Payne Dismisses Allegations Made Against Him By Three Women; VIPD Refutes Claim That He Was Cleared of Matter Involving Chezni Jones

Investigations Published On May 27, 2022 07:12 PM
Janeka Simon And Ernice Gilbert | May 27, 2022 07:12:58 PM

Senator Steven Payne plays drums with a carnival troupe during V.I. Carnival 2022 in St. Thomas. By ERNICE GILBERT/ V.I. CONSORTIUM

After over a month of silence, Senator Steven Payne has issued a statement calling the Consortium's reporting on the allegations of sexual harassment and assault against him inaccurate, slanderous, and defamatory.

The statement attempts to rebut the claims made by Mr. Payne’s accusers. First, it dismisses the claims of his Senate office employee. The statement reads in part “video surveillance definitively showed that no employee had misplaced nor lost their luggage in the legislature building, and that Senator Payne never removed any property which belonged to the employee, but instead had gone into the building and left only carrying his laptop."

However, the Consortium's report about the allegations made against Mr. Payne by one of his young, female employees never spoke about activity at the Legislature building. Instead, the publication cited trusted sources with knowledge of the matter who told us that the female complainant was among other employees traveling from St. Thomas to St. Croix and staying at a hotel as part of their Senate duties with Mr. Payne's office. This employee allegedly realized that her luggage was missing and made inquiries with other employees of Mr. Payne's office. Still unable to find the luggage, she allegedly approached Mr. Payne outside his hotel room to ask whether he knew what happened to the luggage. Mr. Payne allegedly had the luggage, and it was then that he allegedly invited the employee to stay in his room, an alleged action the employee is said to have refused.

The Office of Senate President Donna Frett-Gregory subsequently issued a statement confirming that an investigation was launched into the allegations against Mr. Payne.

Since our report, the initial investigation into the allegation made by the employee, which was being probed by a team whose lead was Senate Vice President Novelle Francis, was escalated to the Senate Committee Ethical Conduct, a development indicating that the initial investigatory team that comprised of Mr. Francis and the executive director of the Legislature, found enough probable cause to initiate a wider investigation.

The Consortium first broke the story on April 7th, and our original report and all subsequent follow-ups are still available on our website.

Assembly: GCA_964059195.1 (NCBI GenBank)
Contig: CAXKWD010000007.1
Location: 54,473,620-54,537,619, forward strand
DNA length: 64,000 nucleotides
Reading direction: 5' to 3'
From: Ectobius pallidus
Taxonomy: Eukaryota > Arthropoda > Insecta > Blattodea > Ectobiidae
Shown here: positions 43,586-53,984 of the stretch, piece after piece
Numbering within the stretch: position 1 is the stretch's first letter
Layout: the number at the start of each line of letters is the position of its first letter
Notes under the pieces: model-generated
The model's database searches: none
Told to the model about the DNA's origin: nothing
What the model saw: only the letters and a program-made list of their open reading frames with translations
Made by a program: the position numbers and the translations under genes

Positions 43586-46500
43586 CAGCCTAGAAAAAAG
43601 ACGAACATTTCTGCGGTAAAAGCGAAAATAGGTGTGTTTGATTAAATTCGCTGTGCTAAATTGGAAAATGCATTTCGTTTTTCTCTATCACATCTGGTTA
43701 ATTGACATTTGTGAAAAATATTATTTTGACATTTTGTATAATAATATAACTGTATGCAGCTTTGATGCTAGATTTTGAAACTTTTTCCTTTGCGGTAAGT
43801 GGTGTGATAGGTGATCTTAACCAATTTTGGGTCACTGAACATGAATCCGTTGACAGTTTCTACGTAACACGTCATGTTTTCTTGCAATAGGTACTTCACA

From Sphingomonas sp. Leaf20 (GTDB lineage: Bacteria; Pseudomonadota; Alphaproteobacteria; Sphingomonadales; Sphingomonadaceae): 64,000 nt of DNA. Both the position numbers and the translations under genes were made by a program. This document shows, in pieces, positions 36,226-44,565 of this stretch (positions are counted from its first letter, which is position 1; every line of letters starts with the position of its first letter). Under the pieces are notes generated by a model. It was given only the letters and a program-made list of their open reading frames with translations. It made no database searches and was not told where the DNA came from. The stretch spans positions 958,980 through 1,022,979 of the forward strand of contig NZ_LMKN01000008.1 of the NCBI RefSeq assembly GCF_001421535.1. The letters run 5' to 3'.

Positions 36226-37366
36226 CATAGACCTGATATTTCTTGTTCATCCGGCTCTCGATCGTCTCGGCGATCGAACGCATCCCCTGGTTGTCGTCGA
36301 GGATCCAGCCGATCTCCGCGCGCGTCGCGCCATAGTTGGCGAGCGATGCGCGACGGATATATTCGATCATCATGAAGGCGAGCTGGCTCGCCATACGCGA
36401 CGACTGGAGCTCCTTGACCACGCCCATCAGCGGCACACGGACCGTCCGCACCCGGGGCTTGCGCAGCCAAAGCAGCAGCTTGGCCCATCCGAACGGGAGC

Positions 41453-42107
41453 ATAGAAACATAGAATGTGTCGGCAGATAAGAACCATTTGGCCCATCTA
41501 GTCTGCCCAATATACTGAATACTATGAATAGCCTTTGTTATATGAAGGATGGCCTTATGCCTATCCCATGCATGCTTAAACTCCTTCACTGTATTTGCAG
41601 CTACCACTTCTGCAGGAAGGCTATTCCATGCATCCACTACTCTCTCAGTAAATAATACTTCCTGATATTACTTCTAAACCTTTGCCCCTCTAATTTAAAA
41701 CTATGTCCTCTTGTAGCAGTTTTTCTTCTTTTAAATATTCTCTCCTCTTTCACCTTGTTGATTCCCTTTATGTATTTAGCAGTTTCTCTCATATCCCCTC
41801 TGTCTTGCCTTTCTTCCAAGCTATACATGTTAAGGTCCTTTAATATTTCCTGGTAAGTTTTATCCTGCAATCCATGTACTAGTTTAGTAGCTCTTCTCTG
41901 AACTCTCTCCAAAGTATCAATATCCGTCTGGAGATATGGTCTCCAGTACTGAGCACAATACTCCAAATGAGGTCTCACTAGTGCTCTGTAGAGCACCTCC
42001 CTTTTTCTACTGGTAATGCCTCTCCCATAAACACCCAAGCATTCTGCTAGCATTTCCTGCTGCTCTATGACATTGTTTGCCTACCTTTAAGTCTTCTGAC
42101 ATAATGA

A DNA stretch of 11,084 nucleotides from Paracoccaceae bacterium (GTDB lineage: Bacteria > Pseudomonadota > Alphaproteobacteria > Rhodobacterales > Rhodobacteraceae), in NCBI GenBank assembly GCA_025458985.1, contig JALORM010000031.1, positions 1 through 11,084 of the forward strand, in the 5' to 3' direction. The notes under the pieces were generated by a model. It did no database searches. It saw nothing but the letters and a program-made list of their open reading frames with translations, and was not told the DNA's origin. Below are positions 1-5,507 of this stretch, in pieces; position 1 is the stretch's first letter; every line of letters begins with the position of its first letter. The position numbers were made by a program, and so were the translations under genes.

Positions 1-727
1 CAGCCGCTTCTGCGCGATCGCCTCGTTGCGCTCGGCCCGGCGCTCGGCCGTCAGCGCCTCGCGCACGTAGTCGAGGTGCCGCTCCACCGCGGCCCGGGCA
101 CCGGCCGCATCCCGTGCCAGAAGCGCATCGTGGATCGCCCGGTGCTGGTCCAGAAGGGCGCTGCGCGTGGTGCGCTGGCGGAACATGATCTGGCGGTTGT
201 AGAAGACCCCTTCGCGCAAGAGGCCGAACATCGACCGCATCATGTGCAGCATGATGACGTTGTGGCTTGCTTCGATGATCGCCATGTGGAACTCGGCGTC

The statement then went on to address the allegations made by Chezni Jones, which Ms. Jones first posted on Facebook in 2018. It was then picked up by the Consortium in April following the complaint made against Mr. Payne by one of his young staffers. The post described a day in 2005 when a much-younger Jones accompanied the senator to a beach in St. John. Payne was an officer of the V.I. Police Department at the time, and was helping Jones train as part of her efforts to join the police academy, Jones said. Payne was assigned to a local school and Jones was an employee at the learning institution. During a series of exclusive interviews with Consortium journalists, Jones recounted her memories of the alleged incident that she said transformed the now-senator in her eyes from trusted mentor to dangerous predator, saying, “He suggested that we go to the beach so that, you know, nobody won’t say anything by seeing us practicing and stuff like that. He felt that we needed to be discreet.”

Jones, who did not hide her identity when coming forward, says that once at the beach, Payne soon began to encourage her to grab his private area, and quickly became so aggressive that he ended up ripping her underwear.

Payne’s statement contends that these claims were “aggressively and thoroughly investigated by the Internal Affairs Bureau of the VIPD and then Sgt. Payne was exonerated after proving that the sexual harassment claim was false.”

Immediately after receiving the statement from Senator Payne, Consortium journalists contacted Police Commissioner Ray Martinez, who looked at the findings of the IA probe which was opened in January 2018 and closed in September of that year. Mr. Martinez said that the V.I.P.D.'s findings did not clear the Mr. Payne. "Our disposition of the case simply says that it was not sustained, and not sustained means that we could not prove or disprove the allegation," Mr. Martinez told the Consortium Friday afternoon, comments that stand in stark contrast to the senator's statement that says he was exonerated by the police department.

Payne’s statement went on to address his third accuser, 21-year old Steffi Emilien, who spoke without the cover of anonymity to claim that the then-VIPD officer sexually assaulted her on more than one occasion when she was between the ages of 16 and 17. About her allegations, the senator first intimated that he would not publicly comment until the matter had been forwarded to the Attorney General’s office, but in the next sentence went on to call the young woman’s tearful assertions “salacious and unfounded”.

The statement ends with a declaration of the senator’s “complete and unwavered innocence,” and asserts that his name and reputation will ultimately be restored. 

After we received Senator Payne’s statement, Consortium journalists once again attempted to contact him for comment, but as has been the case since earlier in the week, were unsuccessful.

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